With regard to possession of offensive weapons in public place, the Police may initiate arrest and prosecution in accordance with the above three provisions. There were 433, 448 and 490 cases relating to such provisions in 2013, 2014 and 2015 respectively. The Police do not maintain statistical breakdowns regarding the type of offensive weapons, whether injuries or deaths are involved in the cases and the casualties. In addition, the Police will determine the appropriate charges to be laid taking into account the specific circumstances of each case. If the offender is suspected of having committed other offences such as wounding, homicide or robbery, etc. while possessing offensive weapons, the Police may initiate arrest and prosecution for the other offences.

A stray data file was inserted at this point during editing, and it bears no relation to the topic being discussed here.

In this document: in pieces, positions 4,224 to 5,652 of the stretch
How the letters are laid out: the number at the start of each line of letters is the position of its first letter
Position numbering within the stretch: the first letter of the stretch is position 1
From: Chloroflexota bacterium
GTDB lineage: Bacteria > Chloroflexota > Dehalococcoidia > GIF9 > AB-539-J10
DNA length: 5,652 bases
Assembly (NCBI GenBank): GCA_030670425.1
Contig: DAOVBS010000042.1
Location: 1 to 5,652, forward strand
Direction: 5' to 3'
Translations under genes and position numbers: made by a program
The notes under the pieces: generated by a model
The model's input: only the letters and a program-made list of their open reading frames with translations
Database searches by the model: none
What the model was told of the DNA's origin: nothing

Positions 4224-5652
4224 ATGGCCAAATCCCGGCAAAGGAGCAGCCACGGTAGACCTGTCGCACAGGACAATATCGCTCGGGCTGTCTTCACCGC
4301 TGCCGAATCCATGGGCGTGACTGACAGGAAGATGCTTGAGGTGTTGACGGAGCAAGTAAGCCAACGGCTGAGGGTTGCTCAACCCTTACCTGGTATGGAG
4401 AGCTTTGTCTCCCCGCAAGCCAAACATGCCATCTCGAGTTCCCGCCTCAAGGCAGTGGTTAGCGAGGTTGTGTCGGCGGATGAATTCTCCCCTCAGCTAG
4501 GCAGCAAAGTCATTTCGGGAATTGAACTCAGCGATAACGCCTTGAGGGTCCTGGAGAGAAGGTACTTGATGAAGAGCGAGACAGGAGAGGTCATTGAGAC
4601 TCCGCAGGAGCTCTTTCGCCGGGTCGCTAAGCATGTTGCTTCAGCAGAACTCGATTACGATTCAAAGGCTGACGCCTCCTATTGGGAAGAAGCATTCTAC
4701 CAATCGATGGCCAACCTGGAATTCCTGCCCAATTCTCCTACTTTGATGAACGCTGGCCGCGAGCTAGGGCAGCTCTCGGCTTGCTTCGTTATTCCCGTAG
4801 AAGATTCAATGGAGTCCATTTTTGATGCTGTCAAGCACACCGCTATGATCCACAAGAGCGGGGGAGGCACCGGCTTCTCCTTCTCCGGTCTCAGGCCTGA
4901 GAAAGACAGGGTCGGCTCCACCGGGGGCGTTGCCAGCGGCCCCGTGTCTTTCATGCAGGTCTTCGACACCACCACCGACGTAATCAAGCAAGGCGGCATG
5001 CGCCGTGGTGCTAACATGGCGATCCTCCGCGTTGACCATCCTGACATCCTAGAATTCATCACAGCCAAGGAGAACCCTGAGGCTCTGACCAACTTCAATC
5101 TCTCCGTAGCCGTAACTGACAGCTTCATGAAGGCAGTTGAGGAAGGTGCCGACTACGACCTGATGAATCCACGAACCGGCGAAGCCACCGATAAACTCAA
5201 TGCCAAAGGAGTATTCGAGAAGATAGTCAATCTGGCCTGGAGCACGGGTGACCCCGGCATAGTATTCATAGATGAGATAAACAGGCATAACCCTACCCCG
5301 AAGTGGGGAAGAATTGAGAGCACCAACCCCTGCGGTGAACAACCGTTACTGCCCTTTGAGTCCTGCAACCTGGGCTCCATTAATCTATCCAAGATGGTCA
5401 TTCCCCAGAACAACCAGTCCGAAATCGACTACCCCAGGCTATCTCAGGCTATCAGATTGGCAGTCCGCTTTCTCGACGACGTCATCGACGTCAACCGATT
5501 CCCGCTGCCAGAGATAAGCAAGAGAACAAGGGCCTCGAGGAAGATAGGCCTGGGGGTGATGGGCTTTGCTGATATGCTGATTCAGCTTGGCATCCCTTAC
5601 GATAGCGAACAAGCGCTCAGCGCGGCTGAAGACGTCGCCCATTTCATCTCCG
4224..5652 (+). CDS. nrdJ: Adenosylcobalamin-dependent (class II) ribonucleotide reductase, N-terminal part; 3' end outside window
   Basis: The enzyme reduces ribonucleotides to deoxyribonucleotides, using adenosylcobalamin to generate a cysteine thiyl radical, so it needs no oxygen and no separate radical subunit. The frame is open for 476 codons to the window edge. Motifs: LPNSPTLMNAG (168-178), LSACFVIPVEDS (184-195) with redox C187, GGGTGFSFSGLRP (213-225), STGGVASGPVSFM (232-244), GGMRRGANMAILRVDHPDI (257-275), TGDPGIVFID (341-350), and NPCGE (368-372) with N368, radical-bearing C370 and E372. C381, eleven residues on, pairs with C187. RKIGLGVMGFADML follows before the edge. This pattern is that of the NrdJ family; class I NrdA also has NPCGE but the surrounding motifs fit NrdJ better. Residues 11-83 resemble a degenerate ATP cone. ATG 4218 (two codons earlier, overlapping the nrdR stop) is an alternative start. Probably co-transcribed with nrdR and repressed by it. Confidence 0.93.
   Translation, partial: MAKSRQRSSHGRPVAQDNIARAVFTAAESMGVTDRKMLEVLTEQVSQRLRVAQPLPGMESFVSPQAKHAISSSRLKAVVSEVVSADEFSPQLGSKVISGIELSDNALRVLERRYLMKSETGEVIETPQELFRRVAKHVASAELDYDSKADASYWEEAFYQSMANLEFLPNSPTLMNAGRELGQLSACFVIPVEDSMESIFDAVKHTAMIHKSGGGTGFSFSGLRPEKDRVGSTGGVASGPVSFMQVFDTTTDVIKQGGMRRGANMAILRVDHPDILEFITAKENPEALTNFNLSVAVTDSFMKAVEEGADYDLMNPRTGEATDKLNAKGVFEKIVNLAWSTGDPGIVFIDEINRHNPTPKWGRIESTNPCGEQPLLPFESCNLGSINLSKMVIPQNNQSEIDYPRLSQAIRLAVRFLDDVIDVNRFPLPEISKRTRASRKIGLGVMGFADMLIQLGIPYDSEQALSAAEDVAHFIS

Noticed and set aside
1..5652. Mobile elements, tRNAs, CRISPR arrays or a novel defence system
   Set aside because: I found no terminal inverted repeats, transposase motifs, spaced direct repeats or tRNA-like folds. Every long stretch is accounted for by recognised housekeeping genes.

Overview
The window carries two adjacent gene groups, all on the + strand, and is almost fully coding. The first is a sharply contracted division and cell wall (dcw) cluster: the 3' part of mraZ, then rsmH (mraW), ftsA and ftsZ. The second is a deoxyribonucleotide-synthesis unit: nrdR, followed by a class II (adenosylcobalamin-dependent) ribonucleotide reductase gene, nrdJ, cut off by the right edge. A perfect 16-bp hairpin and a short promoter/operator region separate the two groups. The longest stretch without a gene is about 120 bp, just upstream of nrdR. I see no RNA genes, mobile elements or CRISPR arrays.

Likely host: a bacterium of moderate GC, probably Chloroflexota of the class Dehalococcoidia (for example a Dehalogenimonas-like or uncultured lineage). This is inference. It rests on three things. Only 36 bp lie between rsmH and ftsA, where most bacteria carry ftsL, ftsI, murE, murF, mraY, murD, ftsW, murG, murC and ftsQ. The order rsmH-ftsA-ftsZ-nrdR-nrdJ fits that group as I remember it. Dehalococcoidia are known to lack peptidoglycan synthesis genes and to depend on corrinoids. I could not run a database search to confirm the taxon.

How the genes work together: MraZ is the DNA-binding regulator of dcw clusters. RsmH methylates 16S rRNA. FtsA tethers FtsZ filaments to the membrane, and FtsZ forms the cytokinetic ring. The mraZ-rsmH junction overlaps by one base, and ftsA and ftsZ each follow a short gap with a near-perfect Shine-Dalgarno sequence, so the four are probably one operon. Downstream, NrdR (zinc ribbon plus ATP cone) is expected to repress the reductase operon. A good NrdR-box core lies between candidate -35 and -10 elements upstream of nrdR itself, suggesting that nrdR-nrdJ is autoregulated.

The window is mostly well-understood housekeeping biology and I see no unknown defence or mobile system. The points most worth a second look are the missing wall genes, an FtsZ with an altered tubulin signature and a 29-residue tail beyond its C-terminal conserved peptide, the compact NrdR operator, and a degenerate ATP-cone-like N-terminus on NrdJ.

In addition to the above legislation, other ordinances including the Firearms and Ammunition Ordinance (Cap 238), the Offences Against the Person Ordinance (Cap 212) and the Crimes Ordinance (Cap 200) etc. have provided for regulation or prohibition over the possession of offensive or lethal weapons or articles, such as arms, corrosive fluid and explosive substance etc.

(2) Under section 2 of the Public Order Ordinance, offensive weapon means "any article made, or adapted for use, or suitable, for causing injury to the person, or intended by the person having it in his possession or under his control for such use by him or by some other person". The Police will judge whether an article is an offensive weapon based on the definition stated in relevant ordinances as well as the actual situation. If necessary, the Police will seek advice from the Department of Justice with regard to the specific circumstances of the case before initiating prosecution.